Narrating Indigenous Modernities: Transcultural Dimensions by Michaela Moura-Koçoglu

By Michaela Moura-Koçoglu

The Māori of latest Zealand, a state that quietly prides itself on its pioneering egalitarianism, have needed to assert their indigenous rights opposed to the demographic, institutional, and cultural dominance of Pākehā and different immigrant minorities - ecu, Asian, and Polynesian - in a postcolonial society characterised through neocolonial constructions of slightly stated inequality. whereas Māori writing reverberates with this fight, literary id discourse is going past any mistaken dualism of white/brown, colonizer/colonized, or modern/traditional. In a speedily changing context of globality, such essentialism fails to account for the varied expressions of Māori identities negotiated throughout a number of different types of tradition, ethnicity, classification, and gender. Narrating Indigenous Modernities recognizes the necessity to position Māori literature inside a broader framework that explores the advanced courting among indigenous tradition, globalization, and modernity. This examine introduces a transcultural method for the research of latest Māori fiction, the place articulations of indigeneity recognize cross-cultural mixing and the transgression of cultural limitations. therefore, Narrating Indigenous Modernities charts the proposition that Māori writing has got a clean, transcultural caliber, giving voice to either new and recuperated kinds of indigeneity, tribal group, and Māoritanga (Maoridom) that generate glossy indigeneities which defy any essentialist homogenization of cultural distinction. Māori literature turns into, whilst, either witness to globalized methods of radical modernity and medium for the negotiation and articulation of such structural ameliorations in Māoritanga.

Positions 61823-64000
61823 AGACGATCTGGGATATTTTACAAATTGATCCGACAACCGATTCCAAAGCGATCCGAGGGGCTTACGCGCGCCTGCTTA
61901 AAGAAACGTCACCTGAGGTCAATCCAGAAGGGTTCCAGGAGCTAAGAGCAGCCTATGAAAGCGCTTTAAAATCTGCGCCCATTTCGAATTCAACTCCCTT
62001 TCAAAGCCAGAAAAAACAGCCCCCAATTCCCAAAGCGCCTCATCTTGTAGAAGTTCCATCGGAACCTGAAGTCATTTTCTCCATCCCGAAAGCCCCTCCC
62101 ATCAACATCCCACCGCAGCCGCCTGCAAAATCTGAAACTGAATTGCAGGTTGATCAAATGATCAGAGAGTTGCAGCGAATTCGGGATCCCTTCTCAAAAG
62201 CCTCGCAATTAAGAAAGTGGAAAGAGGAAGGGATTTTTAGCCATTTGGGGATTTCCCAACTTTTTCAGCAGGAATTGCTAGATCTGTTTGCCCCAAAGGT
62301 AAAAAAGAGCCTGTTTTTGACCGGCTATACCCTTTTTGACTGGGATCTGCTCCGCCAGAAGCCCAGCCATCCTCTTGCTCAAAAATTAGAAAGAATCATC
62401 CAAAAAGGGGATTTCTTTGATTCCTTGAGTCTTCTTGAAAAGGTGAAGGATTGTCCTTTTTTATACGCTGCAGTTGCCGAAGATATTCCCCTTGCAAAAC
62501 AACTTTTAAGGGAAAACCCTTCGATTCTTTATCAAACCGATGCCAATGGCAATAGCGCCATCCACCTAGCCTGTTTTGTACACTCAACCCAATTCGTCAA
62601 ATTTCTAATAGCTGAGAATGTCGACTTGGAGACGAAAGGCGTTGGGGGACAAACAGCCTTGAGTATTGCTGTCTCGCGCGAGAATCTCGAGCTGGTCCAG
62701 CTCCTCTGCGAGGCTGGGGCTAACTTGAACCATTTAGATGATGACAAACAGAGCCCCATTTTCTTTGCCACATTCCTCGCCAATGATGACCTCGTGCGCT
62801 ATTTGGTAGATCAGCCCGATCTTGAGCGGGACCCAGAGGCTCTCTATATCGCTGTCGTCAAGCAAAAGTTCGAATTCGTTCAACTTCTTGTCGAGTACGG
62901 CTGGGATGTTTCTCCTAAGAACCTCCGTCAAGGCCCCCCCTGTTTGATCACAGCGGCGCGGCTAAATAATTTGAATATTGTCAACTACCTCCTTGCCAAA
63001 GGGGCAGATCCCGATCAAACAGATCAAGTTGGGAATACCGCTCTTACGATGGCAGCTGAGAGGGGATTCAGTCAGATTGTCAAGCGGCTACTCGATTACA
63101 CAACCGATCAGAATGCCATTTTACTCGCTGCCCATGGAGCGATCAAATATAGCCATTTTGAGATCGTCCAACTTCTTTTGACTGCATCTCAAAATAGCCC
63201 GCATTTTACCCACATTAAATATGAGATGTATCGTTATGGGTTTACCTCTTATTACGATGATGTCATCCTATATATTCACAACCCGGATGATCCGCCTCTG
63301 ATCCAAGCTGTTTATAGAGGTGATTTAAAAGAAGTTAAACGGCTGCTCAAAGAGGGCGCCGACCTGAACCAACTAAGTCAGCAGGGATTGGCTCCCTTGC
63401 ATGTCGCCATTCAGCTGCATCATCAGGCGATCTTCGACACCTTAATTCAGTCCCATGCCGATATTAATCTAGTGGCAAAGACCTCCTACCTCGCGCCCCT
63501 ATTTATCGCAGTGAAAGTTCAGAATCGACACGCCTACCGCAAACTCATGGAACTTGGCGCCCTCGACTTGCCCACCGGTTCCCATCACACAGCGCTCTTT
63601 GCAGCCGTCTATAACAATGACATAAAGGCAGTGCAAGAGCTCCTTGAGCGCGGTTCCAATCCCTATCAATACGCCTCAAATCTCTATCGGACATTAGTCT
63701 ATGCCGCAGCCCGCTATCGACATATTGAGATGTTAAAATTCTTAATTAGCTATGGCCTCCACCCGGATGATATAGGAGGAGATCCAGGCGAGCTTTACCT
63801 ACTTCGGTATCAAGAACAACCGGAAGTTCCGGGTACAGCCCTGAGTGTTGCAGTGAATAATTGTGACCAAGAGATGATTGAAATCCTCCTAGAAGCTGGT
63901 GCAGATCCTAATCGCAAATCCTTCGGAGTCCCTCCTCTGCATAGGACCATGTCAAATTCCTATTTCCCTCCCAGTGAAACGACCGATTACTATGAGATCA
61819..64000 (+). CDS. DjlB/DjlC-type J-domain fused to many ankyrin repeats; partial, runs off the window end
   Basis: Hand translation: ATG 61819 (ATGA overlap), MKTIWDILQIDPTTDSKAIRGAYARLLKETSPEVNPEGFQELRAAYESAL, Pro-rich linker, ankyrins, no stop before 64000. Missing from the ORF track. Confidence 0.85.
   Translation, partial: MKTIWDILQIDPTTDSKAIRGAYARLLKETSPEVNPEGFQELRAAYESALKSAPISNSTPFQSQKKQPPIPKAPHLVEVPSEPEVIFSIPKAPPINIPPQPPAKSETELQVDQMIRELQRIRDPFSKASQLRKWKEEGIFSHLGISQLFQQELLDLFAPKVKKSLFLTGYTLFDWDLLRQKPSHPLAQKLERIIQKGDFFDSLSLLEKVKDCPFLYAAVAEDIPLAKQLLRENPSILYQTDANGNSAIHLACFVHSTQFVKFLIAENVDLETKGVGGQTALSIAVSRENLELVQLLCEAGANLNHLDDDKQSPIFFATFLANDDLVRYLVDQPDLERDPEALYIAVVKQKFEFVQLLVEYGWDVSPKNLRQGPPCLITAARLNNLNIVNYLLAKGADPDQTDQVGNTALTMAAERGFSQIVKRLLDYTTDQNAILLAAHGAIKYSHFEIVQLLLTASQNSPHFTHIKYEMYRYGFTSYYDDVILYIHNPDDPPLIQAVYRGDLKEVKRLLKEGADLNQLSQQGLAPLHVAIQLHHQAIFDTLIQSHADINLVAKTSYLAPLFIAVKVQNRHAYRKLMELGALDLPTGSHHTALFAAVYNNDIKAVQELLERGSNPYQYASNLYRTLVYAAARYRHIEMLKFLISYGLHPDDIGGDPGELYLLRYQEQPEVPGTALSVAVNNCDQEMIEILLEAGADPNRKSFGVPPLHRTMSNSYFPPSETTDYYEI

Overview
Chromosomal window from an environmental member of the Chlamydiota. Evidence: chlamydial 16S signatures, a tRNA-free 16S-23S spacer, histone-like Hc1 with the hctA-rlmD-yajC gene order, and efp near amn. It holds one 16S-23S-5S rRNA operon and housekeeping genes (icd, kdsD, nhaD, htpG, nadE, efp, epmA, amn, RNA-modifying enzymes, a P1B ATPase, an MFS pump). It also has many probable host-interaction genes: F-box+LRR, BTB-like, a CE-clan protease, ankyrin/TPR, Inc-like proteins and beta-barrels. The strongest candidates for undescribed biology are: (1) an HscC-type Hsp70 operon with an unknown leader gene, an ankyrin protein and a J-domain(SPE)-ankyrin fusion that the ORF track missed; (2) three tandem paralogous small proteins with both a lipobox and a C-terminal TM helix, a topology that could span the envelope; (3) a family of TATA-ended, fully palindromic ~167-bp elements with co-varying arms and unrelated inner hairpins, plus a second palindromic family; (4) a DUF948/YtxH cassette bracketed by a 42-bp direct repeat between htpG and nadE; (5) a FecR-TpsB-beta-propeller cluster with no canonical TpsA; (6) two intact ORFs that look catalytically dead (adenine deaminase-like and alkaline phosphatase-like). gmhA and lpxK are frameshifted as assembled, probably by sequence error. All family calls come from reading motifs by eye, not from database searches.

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A transcultural approach is well suited to identifying the manifold currents that inform contemporary Māori culture: Any exploration of mixed race literature must incorporate the values and methods of reading texts/the world from all of the groups represented in those texts. Dual centrality of the Māori and Pākehā worlds is difficult to conceptualize, particularly when most theoretical debate comes from a Western academic framework that has often applauded the conceptualization of social and other realities in terms of binaries and polemics.

Chapter 5 establishes the emergence of a transcultural quality in recent Māori narratives, exploring the tactics Māori authors employ to negotiate indigeneity by interrogating how the transcultural processes as manifest in the novels contribute to the formation of distinct indigenous identities, and by unravelling the implications of global influences on the diverse articulations of specific Māori identities. Analysis indicates that literary interpretations of indigeneity foreground a blend of cultural traditions adapted to a transformed social context.

32 Witi Ihimaera, The Uncle’s Story (Honolulu: U P of Hawai‘i, 2000): 42. The Many Facets of Kiwi Identity 11 In this instance, the intersection between what is presented as ‘traditional’ and ‘modern’ cultural practices is made evident: the novel’s character of Arapeta, a World War Two veteran and a Māori leader of high birth, invokes the traditional concept of mana (prestige/authority /influence) that warriors allegedly gained through warfare in precolonial time. This notion is projected onto contemporary life, with Arapeta’s son and friends joining the White Man’s battle to acquire mana for their people.

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